Citizens from European Union & EEA
All citizens from EU and EEA countries (Norway, Iceland, Liechtenstein and Switzerland) are automatically allowed to volunteer in Denmark – so don’t hesitate, sign up as an Includer now!
International students in Denmark
When you are studying at a university in Denmark, you automatically have a valid work permit that allows you to volunteer.
If you are studying at a lower educational level, such as youth education, traineeship, basic training or others, you do NOT have a valid work permit, and therefore, you must apply for a work permit under the same conditions as citizens from outside of EU/EAA.
Citizens from outside of EU/EEA
Citizens from outside of EU/EEA contruies must apply for a valid work permit in Denmark or Sweden to volunteer at Copenhagen 2021. This includes citizens of the United Kingdom.
To be an Includer in Denmark
SIRI, the Danish Agency for International Recruitment and Integration, has published a guide on applying for a work permit to volunteer in Denmark.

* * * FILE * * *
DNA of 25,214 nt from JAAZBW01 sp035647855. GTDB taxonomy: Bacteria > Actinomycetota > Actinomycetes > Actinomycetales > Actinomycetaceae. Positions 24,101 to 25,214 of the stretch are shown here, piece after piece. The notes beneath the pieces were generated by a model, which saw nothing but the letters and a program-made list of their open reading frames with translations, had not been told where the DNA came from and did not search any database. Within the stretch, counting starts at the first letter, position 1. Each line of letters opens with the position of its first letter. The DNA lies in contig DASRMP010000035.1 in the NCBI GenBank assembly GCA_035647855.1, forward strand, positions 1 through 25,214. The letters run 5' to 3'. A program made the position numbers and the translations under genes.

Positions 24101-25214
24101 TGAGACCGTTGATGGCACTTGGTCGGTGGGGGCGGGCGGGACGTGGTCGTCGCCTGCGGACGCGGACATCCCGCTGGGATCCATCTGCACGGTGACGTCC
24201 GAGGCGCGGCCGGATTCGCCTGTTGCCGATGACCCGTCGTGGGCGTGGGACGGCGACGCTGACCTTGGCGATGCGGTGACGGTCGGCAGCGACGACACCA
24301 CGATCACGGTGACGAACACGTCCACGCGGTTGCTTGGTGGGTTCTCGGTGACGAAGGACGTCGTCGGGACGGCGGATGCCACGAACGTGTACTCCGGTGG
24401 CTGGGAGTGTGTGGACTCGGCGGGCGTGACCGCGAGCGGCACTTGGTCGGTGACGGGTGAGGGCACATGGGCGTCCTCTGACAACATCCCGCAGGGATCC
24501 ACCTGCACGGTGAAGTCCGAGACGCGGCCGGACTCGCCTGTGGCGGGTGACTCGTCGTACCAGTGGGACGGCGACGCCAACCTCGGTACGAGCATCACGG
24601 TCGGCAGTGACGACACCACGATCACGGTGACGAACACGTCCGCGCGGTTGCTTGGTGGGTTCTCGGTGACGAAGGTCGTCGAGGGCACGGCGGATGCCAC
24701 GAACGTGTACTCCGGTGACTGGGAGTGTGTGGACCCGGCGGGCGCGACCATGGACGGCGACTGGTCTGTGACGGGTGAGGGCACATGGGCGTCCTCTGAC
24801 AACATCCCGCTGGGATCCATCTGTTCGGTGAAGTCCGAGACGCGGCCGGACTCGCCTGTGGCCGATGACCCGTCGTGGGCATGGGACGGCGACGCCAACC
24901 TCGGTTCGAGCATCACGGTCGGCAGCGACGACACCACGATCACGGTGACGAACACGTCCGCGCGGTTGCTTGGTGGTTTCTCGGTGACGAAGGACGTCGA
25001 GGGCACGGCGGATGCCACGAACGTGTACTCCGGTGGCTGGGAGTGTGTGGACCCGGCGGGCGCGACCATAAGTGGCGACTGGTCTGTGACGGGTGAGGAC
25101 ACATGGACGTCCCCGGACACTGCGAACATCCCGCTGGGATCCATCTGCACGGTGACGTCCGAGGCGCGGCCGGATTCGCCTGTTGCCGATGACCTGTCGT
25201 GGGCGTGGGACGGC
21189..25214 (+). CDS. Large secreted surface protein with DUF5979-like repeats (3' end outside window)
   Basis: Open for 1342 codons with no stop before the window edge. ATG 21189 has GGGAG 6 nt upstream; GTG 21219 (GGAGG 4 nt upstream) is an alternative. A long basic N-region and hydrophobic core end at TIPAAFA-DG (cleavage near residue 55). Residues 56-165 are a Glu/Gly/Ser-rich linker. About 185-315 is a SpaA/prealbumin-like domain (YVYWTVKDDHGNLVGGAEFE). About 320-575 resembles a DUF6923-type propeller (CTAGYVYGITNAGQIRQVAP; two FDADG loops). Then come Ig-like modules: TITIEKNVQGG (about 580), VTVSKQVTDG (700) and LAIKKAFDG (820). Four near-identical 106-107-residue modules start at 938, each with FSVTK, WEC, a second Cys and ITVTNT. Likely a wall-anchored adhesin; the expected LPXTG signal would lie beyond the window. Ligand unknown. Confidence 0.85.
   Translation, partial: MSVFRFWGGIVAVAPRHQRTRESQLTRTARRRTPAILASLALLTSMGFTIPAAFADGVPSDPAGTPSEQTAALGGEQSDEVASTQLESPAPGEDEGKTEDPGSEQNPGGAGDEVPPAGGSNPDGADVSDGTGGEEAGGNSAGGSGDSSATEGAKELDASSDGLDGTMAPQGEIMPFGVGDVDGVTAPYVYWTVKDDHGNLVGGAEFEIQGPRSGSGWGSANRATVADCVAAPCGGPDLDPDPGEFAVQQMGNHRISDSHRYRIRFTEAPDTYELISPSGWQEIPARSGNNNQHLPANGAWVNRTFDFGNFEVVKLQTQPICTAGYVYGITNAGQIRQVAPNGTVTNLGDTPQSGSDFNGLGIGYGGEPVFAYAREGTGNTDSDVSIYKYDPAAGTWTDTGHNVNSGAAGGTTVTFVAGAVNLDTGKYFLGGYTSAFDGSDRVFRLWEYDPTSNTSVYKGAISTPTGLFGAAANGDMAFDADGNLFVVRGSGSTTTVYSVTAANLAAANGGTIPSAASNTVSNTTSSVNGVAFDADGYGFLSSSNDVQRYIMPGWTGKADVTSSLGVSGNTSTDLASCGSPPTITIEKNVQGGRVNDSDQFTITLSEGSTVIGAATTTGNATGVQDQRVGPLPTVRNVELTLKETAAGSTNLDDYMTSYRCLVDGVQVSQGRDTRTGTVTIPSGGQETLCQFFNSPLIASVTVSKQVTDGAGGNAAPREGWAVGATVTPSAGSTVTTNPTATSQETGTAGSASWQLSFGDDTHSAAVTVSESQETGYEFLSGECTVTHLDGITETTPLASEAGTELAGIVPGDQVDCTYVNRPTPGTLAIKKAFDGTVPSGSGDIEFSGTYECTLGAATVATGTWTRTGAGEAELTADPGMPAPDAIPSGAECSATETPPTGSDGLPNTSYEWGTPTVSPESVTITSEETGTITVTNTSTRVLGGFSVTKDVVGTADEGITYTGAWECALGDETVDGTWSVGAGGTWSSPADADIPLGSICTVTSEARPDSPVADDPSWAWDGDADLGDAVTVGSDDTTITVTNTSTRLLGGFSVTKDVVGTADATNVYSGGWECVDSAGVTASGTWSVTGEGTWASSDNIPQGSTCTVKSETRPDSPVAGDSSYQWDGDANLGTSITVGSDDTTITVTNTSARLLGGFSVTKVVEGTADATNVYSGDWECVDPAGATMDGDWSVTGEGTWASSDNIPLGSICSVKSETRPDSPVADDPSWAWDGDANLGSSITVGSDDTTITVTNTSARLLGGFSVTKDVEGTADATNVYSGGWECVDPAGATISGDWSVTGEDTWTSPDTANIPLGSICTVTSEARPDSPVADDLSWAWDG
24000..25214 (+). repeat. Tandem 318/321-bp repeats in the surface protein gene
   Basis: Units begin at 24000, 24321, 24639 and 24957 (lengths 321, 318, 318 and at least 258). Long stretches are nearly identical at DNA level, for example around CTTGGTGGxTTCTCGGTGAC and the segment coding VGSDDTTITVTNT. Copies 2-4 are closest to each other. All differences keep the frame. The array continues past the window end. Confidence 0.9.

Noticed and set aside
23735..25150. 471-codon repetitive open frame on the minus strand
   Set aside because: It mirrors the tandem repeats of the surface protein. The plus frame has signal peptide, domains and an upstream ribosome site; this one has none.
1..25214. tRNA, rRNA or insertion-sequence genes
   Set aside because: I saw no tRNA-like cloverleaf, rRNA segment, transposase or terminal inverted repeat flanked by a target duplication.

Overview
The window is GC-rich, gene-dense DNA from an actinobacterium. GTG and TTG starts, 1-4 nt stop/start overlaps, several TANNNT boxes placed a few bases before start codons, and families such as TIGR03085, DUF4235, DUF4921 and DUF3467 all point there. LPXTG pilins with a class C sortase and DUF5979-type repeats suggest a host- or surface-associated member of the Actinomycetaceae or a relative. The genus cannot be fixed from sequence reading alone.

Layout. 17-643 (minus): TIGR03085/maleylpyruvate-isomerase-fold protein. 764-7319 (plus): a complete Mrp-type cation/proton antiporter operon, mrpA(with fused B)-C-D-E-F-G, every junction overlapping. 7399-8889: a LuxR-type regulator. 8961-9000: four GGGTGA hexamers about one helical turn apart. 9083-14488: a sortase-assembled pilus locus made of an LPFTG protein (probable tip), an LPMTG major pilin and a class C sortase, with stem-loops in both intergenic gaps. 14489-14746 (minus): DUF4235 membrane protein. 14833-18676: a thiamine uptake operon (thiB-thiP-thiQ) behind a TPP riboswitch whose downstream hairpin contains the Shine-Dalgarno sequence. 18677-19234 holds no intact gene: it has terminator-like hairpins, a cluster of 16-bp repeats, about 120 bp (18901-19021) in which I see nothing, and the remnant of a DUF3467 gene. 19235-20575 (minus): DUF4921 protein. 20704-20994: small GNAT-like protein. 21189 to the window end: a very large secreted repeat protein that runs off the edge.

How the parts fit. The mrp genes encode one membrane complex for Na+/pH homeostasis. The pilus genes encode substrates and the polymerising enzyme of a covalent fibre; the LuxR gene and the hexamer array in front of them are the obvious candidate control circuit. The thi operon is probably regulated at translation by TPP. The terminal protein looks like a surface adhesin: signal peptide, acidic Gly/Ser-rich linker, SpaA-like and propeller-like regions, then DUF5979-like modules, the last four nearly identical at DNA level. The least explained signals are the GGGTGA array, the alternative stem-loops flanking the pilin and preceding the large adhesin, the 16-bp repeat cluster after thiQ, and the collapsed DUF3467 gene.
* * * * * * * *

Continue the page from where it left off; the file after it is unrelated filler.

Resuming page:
It can take up to three months to apply for a permit and receive a decision, so if you need a permit please apply as soon as possible. There is no fee for applying for the permit.
To be an Includer in Sweden
Migrationsverket is the Swedish Migration Agency, and they have published a guide on how to apply for a permit to volunteer in Sweden. The website states that applications are usually dealt with within two weeks.
As the UK has withdrawn from the European Union, the rules above for ‘Citizens from outside of EU/EEA’ apply to UK citizens.
Working Holiday Agreement
If you are between the age of 18 and 31 (36 for Canadians) and from Argentina, Australia, Canada, Chile, Japan, New Zealand and South Korea you can apply for a Working Holiday Agreement – and this will also provide you with the opportunity to volunteer. However, please note that the processing time for an application is up to three months.
The agreement means that you, as a young citizen from one of these countries, can be granted a permit to stay in Denmark for up to one year. Learn more here.
Main image: Andreas Paulsson